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A Bigger Belite
By Randy Dufault
July 27, 2017 - Long known for Part 103 conforming ultralights, Belite Aircraft is adding an experimental option to its stable of kitbuilt airplanes. A key reason for such a move is the carriage of more than one person, and Belite’s new Chipper model, has room for two.
Configured either as a taildragger or with a nose wheel, the Chipper leverages a number of advanced engineering and construction techniques that make the path from a set of parts to a complete, flying airplane a relatively simple affair.
The prototype Chipper is here at EAA AirVenture Oshkosh 2017 at Belite’s booth in the Ultralight/Rotorcraft Display area.
Since the project was unveiled at SUN ’n FUN, work has been done to improve the Chipper’s performance.
“We worked hard to make aerodynamic improvements in Chipper, and they have paid off with a big gain in demonstrated airspeeds, climb rate, and range,” said James Wiebe, CEO of Belite Aircraft. “We’ve also done additional engineering work, allowing us to increase the gross weight and useful load of the airplane.”
Many of the Chipper’s components are cut from honeycomb aluminum sheets on the company’s computer-controlled machine tooling. A builder simply trims the pre-cut pieces and assembles the plane by fastening them to pre-fabricated aluminum angles.
Traditional fabric covers the wings and tail surfaces. Builders are free to choose any covering system, but using prefinished fabric can cut the costs and time associated with painting. Paint is an option for the fuselage; however, the vinyl wrap used on the prototype helps shorten build time and simply decorates the plane with unique graphic designs.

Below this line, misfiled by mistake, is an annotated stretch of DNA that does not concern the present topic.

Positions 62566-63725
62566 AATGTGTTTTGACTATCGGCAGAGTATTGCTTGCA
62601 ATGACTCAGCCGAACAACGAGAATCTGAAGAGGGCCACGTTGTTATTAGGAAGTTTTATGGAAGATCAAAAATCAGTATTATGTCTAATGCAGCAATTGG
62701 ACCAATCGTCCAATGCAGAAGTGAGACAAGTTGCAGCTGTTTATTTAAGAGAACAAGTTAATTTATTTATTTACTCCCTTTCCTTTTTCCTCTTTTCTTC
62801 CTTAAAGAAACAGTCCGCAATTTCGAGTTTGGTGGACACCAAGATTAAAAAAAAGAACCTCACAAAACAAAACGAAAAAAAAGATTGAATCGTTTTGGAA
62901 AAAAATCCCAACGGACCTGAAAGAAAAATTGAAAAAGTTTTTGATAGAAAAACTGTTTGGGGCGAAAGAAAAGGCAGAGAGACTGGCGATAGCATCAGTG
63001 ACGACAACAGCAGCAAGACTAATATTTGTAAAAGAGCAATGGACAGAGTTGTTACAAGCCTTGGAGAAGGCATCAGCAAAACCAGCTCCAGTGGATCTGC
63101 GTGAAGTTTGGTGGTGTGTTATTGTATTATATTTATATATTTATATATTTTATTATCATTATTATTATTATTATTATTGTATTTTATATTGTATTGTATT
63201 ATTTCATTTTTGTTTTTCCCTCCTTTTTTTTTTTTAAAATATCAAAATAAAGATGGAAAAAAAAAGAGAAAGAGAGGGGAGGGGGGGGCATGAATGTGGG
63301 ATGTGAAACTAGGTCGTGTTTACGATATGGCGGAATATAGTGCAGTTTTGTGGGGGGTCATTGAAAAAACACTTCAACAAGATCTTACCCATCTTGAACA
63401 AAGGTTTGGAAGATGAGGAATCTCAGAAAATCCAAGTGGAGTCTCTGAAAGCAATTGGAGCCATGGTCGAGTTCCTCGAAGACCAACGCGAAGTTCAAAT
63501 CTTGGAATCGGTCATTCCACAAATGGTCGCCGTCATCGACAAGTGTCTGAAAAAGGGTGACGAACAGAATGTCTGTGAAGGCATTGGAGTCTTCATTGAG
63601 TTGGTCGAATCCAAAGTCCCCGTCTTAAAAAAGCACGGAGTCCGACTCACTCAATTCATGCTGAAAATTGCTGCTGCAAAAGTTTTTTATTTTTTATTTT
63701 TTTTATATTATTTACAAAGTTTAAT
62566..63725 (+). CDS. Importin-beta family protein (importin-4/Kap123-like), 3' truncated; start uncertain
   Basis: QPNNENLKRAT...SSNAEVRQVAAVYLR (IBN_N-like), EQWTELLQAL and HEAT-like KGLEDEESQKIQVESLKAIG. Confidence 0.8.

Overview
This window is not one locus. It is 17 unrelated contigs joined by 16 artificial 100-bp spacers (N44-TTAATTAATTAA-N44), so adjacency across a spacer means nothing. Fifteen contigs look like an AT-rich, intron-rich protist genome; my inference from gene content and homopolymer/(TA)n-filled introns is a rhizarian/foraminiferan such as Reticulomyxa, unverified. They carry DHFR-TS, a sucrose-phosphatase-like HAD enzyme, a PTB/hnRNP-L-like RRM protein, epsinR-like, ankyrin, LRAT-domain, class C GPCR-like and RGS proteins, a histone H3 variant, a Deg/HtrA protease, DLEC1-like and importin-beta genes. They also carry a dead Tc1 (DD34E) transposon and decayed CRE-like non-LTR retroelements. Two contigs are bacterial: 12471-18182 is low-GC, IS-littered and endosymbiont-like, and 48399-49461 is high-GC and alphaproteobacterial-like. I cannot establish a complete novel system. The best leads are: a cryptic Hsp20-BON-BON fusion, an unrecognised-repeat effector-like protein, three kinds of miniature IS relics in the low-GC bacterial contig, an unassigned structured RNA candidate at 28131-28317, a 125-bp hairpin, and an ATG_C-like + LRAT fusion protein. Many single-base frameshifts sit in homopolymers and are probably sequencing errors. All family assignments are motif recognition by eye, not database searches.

Belite estimates that a builder, who understands a bit about airplane construction and has some experience with fastening aluminum, can complete a Chipper in less than 700 hours.
Engine options up to 100 hp can power the craft. With the popular four-stroke Rotax 80-hp 912 UL engine mounted on the prototype, flight-testing shows a top speed of 100 mph, even with 21-inch tundra tires. Typical cruise speed is 90 mph at an altitude of 5,500 feet, with the engine set at 75 percent power. Fuel burn at cruise is consistent with published Rotax specifications.
The company expects further performance gains later this year when the Chipper is mated with an improved engine cowl and smaller wheels.
Builders can choose between 1,000 pound and 1,200 pound gross weight versions, depending on engine choice and useful load needs. Two fuel tank options allow builders to further tailor range to their liking.
Belite is offering the first 24 Chipper kits at an introductory price, several of which are still available.